Discovery Informatics: Solving Intractable Biomedical Problems with Carl Kesselman
Carl Kesselman is a Dean’s Professor of the Epstein Department of Industrial and Systems Engineering, an Information Sciences Institute Fellow and Director of the Informatics Systems Research Division of the Information Sciences Institute and the Department of Preventive Medicine at the University of Southern California.
Carl’s research in large-scale systems and his work in grid computing provided the computing platform used to discover the celebrated Higgs Boson particle. His papers have been cited over 64,000 times and he has received the British Computing Society’s Ada Lovelace medal for individuals who have made an outstanding contribution to the understanding or advancement of computing.
Carl will lead the Center for Discovery Informatics at the USC Michelson Center for Convergent Bioscience. The Center will create transformative new methods and infrastructure for data-driven discovery with a focus on convergent bioscience. Carl explained that the goal of the Center for Discovery Informatics is to transform how knowledge is created, explored and translated into benefits for humankind.
“The goal of the Center for Discovery Informatics is to transform how knowledge is created, explored and translated into benefits for humankind.” – Carl Kesselman
For Carl, convergence creates the opportunity to solve the most intractable biomedical problems of our time, and discovery informatics provides the foundation to do it. “In convergent bioscience, the ability to generate novel discoveries is now strongly dependent on our ability to find, organize, integrate and analyze increasingly large, complex and dynamic data,” Carl explained. He added that USC and the Michelson Center offer a unique opportunity for Discovery Informatics as a hub of the convergent biosciences. Carl explained that by definition convergent bioscience research spans disciplines and the data from those disciplines is heterogeneous, with multiple modalities including microscopy, mass spectrometry, flow cytometry, sequencing and other instrumentation. “We need to tie these disparate threads of convergent bioscience research together, otherwise we face the possibility of slower progress and missed discoveries,” Dr. Kesselman said.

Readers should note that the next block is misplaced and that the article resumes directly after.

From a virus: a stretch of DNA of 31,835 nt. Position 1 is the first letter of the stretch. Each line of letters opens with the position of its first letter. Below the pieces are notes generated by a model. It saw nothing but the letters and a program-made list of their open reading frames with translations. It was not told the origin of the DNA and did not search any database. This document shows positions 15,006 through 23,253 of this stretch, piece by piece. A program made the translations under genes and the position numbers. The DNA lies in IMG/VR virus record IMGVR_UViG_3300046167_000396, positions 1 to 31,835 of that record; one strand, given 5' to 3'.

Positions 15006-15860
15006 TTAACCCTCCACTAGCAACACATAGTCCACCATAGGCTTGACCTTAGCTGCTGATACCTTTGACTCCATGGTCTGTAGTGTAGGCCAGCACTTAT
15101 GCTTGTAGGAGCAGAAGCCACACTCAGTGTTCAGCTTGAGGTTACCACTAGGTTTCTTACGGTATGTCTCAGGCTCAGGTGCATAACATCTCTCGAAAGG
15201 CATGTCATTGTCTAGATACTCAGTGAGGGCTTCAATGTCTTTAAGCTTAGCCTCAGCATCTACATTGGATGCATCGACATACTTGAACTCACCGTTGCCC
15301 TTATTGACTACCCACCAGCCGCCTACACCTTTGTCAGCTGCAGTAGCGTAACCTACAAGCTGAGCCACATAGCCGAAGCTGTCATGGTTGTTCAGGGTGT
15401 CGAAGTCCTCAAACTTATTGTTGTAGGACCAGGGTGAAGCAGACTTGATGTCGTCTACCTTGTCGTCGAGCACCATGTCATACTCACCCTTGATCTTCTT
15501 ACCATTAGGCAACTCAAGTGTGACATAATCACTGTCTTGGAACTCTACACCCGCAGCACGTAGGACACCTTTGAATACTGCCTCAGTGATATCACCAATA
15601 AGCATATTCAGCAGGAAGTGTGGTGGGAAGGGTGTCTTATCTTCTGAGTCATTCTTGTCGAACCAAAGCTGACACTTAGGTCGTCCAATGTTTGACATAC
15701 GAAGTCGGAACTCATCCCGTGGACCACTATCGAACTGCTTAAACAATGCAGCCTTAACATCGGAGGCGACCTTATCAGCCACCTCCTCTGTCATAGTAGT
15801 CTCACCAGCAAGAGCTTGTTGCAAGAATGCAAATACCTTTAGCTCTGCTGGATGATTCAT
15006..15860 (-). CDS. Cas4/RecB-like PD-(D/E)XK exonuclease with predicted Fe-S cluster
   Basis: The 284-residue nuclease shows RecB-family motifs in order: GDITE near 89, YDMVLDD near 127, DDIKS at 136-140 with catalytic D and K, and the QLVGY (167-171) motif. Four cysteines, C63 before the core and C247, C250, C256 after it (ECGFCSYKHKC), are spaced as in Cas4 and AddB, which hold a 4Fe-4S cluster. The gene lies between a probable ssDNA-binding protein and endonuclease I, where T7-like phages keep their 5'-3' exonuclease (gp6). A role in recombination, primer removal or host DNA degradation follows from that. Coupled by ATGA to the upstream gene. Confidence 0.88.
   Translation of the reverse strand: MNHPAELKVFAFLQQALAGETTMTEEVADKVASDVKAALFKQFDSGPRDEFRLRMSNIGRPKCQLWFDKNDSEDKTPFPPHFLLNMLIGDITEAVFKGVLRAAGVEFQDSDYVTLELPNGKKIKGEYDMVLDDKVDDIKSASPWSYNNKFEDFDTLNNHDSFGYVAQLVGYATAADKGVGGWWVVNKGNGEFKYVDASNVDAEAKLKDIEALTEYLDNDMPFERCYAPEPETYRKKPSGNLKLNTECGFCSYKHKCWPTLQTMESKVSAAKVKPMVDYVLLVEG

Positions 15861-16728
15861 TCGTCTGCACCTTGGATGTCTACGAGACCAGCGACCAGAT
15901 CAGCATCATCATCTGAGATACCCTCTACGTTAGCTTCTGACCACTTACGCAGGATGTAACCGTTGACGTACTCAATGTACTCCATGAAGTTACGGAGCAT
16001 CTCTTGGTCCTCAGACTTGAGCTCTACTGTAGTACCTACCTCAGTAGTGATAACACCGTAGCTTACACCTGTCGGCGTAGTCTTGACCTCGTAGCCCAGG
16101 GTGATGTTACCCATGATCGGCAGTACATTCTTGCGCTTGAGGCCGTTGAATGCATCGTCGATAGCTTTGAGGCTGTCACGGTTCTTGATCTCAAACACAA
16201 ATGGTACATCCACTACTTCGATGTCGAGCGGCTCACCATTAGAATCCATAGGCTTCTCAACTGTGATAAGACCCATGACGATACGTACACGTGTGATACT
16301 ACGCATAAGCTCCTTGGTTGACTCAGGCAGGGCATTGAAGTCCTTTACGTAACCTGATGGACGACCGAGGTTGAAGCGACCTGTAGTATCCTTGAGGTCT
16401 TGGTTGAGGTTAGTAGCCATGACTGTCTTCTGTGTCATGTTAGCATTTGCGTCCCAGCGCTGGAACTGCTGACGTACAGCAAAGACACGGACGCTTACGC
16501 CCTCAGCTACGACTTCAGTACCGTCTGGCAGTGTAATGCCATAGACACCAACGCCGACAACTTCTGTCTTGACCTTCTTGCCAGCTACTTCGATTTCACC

He explained that recent studies have indicated that just managing and organizing data may consume the majority of a researcher’s time (50-80%) and that scientists infrequently share data unless required to do so. Dr. Kesselman emphasized that “without discovery informatics we [scientists] are inefficient, we have low success rates in experimentation of 10%, we create irreproducible results (only 10% are reproduced effectively), and we miss opportunity for collaboration and transformative discovery.”
This is where discovery informatics provides an answer. Dr. Kesselman said that at the Michelson Center for Convergent Biosciences, discovery informatics will play an integral role by providing the fundamental abstractions, methods, tools and infrastructure to enable transformative, data-driven discovery in complex biological systems. The Center will create a broad-based, computer science and informatics research program that combines elements of data-driven science, grid and cloud computer, user-centered design, information visualization, data integration, web technologies and service-oriented architecture, big-data analysis and analytics, data management and high performance computing. “Essentially, the Center for Discovery Informatics will enable a far more efficient translation of knowledge-based science and engineering into novel medical treatments in areas of unmet need,” he said.
Dr. Kesselman explained, “We are going to create a unique asset in the Center for Discovery Informatics, it will create transformative bioscience, generate new approaches to research and create a unique research platform. Nobody else will have this tool, it is unique to the USC Michelson Center for Convergent Bioscience.”